The Sociology/Anthropology department reflects the shared intellectual foundations and common areas of inquiry in sociology and anthropology, as well as their distinct disciplinary differences. While the main focus of sociology has been on the range of social relationships in complex societies, anthropology has concentrated on the transformation of traditional societies and cross-cultural comparisons. Faculty members facilitate this holistic approach informally through close interaction with each other and students and formally through Advanced Research/Practicum, a “senior capstone experience” that brings together in one classroom both anthropology faculty and students and sociology faculty and students who work collaboratively to promote a fuller understanding of research and practice. Moreover, although students declare a major with an emphasis in either sociology or anthropology, they must also take at least two electives in the discipline that is not their focus; thus sociology-emphasis majors must take two courses in anthropology and vice versa.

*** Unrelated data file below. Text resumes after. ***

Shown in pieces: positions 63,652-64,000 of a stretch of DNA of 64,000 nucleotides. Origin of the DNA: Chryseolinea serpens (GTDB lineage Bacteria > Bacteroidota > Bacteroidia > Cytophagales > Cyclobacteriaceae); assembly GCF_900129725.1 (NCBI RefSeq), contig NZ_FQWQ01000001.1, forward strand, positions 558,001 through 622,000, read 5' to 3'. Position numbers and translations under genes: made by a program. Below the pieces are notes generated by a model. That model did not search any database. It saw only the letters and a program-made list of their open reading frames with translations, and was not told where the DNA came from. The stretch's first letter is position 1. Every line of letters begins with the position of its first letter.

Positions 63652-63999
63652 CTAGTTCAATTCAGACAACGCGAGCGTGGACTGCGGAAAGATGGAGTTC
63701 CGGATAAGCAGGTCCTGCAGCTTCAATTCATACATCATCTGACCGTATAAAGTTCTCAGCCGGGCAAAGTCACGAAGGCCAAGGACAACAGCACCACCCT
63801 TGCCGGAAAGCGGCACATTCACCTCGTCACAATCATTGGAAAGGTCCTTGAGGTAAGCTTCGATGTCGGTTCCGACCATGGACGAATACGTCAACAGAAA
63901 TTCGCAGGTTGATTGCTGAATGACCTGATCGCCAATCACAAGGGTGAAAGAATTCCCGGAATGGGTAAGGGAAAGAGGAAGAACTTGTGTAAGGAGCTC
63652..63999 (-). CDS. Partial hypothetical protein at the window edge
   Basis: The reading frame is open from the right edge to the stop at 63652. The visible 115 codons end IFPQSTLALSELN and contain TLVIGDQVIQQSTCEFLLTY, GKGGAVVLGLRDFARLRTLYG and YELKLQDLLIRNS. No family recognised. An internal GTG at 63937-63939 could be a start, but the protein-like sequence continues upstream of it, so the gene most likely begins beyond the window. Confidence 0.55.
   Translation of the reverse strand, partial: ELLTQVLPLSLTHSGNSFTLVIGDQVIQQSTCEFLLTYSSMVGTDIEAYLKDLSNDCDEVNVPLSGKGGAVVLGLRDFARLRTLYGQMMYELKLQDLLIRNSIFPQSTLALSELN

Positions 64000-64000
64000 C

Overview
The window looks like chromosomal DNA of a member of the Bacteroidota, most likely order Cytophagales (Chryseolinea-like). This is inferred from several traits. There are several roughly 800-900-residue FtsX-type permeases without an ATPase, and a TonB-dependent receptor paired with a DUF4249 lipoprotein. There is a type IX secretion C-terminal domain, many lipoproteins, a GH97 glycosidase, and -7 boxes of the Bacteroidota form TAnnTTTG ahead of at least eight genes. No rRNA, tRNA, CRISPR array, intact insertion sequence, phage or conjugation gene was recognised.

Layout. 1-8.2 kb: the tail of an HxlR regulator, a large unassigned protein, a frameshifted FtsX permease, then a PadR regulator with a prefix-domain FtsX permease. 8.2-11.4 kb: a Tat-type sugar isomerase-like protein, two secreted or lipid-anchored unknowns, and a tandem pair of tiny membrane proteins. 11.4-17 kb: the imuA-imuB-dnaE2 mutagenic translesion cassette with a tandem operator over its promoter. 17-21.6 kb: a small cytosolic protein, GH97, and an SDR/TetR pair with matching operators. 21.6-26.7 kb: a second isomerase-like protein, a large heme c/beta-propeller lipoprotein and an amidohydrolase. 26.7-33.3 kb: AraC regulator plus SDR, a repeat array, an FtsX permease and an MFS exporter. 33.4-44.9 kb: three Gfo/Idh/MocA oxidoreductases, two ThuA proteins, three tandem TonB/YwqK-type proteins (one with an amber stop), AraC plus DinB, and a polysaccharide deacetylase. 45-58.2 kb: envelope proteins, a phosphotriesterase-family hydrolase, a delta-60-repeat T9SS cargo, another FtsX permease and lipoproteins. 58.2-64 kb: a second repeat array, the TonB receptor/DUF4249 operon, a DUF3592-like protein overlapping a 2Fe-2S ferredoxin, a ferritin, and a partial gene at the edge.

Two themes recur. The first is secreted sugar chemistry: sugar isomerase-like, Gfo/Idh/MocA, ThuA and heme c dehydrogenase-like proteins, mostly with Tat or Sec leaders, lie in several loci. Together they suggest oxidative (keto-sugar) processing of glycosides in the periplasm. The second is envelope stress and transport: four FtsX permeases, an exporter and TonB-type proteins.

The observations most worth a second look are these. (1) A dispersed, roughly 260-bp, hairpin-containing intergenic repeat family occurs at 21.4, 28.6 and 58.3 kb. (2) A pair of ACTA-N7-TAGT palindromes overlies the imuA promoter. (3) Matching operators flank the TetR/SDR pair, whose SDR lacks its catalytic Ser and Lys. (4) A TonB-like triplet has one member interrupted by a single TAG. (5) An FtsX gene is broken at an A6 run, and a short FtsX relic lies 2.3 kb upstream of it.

The faculty encourages hands-on learning via research and internships, recognizing that these two endeavors are not mutually exclusive activities. Recent internships have included working with such organizations as the Conway Community Garden, Heifer Project International Ranch, and the Arkansas Department of Health. Original research projects have examined issues such as the medicalization of childbirth, uses of forensic anthropology, representations of femininity and masculinity in romance novels, domestic violence, gendered and sexual meanings of Barbie, the doll, and a photography project documenting paper production from an environmental sociological perspective.